Image: Eric Roux
Jacques Brinon  /  AP
Eric Roux, legal representative of the Church of Scientology in France, speaks to reporters at a Paris courthouse on Tuesday.
updated 10/27/2009 8:03:59 AM ET 2009-10-27T12:03:59

A Paris court on Tuesday convicted the Church of Scientology of fraud and fined it more than half a million euros — but stopped short of banning the group as requested by prosecutors.

The group's French branch immediately announced it would appeal the verdict.

The court convicted the Church of Scientology's French office, its library and six of its leaders of fraud. Investigators said the group pressured members into paying large sums of money for questionable financial gain and used "commercial harassment" against recruits.

The group was fined euro400,000 ($600,000) and the library euro 200,000. Four of the leaders were given suspended sentences of between 10 months and two years. The other two were given fines of euro1,000 and euro2,000.

The court did not order the Church of Scientology to shut down, ruling that it would be likely to continue its activities anyway, "outside any legal framework."

Prosecutors had requested that the group be dissolved in France and be fined euro2 million.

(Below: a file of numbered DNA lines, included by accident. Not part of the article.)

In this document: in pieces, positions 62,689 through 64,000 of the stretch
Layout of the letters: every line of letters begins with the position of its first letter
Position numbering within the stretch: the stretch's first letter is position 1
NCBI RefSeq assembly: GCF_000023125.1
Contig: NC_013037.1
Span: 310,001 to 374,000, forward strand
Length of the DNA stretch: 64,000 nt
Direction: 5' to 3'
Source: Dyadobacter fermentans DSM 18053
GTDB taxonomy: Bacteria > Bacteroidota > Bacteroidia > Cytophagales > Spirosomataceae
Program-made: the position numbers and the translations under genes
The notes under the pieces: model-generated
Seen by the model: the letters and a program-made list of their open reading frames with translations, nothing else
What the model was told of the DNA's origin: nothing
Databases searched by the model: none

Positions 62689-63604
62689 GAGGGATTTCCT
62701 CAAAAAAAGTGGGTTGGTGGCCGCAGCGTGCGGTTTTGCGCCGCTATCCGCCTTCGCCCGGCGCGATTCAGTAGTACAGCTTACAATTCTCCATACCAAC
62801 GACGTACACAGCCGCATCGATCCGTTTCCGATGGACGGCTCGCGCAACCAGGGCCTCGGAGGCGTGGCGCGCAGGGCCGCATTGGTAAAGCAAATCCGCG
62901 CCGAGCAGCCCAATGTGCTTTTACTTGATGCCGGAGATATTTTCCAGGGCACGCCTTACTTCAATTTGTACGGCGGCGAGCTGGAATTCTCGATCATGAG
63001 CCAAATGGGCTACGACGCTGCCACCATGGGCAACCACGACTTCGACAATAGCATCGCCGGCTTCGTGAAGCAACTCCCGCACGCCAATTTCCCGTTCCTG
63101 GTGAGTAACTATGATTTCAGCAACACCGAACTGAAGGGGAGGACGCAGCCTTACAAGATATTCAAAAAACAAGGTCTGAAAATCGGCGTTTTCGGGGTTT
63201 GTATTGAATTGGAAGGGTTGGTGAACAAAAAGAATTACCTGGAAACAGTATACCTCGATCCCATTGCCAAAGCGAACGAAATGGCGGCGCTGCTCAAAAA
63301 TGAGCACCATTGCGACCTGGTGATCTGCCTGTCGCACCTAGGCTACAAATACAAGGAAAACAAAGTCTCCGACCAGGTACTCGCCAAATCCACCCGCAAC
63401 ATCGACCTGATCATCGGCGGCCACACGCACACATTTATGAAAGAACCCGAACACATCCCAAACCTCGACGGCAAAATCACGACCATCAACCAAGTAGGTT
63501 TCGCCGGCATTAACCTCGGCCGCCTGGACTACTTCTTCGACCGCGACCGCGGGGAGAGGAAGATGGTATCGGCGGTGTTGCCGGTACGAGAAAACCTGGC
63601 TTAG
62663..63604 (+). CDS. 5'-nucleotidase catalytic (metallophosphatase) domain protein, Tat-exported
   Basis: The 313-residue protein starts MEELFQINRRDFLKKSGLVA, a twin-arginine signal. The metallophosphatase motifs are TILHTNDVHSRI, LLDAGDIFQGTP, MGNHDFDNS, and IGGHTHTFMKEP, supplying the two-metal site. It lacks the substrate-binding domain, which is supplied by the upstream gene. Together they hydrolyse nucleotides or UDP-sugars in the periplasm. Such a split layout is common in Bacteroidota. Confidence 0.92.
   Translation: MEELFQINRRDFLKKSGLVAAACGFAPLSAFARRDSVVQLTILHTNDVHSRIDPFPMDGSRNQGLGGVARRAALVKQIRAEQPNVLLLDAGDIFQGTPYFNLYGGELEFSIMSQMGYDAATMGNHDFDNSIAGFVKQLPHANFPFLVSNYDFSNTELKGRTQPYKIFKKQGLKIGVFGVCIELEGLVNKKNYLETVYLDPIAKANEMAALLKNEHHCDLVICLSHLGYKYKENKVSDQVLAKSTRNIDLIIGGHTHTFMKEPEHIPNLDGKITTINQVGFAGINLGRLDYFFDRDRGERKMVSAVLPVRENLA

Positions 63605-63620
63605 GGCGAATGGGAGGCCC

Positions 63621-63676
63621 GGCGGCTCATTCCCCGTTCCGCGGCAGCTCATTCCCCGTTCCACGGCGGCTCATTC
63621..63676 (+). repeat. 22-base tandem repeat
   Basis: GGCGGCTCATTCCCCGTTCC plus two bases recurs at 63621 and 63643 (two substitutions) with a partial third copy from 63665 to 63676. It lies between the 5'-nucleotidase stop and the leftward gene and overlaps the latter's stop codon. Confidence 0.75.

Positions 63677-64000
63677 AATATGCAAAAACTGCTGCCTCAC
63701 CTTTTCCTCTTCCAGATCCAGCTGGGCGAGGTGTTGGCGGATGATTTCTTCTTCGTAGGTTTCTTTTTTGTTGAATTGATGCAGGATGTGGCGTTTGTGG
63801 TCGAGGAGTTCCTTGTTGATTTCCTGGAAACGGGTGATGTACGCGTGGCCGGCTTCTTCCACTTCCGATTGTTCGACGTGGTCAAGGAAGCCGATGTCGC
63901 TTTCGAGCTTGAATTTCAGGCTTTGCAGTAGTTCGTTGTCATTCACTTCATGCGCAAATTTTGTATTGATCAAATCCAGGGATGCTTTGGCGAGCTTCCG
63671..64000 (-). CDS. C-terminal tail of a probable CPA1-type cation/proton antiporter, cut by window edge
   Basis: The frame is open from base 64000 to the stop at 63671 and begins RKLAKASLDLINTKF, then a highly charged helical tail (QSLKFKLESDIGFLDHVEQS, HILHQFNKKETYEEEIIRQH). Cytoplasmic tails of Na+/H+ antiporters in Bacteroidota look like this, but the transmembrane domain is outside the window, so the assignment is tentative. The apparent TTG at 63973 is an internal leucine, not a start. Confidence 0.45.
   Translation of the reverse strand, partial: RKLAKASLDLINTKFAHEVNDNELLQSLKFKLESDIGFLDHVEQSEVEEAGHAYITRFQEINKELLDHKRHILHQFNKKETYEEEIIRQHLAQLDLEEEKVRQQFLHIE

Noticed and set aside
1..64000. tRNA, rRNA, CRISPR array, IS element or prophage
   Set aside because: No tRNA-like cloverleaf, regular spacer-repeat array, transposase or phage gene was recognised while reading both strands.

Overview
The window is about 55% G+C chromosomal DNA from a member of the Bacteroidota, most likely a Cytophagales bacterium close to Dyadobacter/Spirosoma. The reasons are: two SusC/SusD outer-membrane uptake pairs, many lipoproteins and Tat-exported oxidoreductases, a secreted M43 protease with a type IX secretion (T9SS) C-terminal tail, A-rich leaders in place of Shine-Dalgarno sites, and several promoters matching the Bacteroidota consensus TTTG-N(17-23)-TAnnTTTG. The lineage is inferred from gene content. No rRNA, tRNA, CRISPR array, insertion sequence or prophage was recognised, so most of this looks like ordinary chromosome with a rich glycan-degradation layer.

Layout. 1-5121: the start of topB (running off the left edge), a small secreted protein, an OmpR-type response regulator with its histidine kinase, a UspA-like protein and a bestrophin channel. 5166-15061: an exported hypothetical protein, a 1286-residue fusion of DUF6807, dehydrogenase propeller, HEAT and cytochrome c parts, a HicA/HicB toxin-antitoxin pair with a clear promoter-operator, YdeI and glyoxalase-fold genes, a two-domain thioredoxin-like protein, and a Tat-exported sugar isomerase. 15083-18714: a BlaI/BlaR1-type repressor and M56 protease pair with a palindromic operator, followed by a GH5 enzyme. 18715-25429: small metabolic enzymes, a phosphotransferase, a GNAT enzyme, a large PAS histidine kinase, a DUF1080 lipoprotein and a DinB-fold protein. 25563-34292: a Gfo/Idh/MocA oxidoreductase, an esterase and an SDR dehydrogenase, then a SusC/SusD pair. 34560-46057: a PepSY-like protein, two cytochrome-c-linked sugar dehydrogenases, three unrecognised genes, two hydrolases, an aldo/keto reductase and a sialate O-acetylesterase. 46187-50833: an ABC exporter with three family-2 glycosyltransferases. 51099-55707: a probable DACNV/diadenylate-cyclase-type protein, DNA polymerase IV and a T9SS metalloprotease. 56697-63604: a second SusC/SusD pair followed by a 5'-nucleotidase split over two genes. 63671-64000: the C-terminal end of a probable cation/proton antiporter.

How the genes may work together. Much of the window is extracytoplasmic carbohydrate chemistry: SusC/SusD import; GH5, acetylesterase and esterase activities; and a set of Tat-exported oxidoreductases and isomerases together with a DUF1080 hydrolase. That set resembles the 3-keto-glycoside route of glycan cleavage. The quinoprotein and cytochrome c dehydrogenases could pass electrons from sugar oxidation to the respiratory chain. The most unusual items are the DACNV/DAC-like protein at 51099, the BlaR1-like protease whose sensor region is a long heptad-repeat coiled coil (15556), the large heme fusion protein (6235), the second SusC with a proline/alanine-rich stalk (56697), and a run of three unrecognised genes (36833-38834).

The Los Angeles-based Church of Scientology, founded in 1954 by the late science fiction writer L. Ron Hubbard, has been active for decades in Europe, but has struggled to gain status as a religion. It is considered a sect in France and has faced prosecution and difficulties in registering its activities in many countries.

Defense lawyer Patrick Maisonneuve said during the trial that neither the Church of Scientology nor the six leaders on trial had gained financially from the group's practices.

The original complaint in the case dates back more than a decade, when a young woman said she took out loans and spent the equivalent of euro21,000 on books, courses and "purification packages" after being recruited in 1998. When she sought reimbursement and to leave the group, its leadership refused. She was among three eventual plaintiffs.

Investigating judge Jean-Christophe Hullin spent years examining the group's activities, and in his indictment criticized what he called the Scientologists' "obsession" with financial gain and practices he said were aimed at plunging members into a "state of subjection."

The Church of Scientology teaches that technology can expand the mind and help solve problems. It claims 10 million members around the world, including celebrity devotees Tom Cruise and John Travolta.

Belgium, Germany and other European countries have been criticized by the U.S. State Department for labeling Scientology as a cult or sect and enacting laws to restrict its operations.

More on: Scientology

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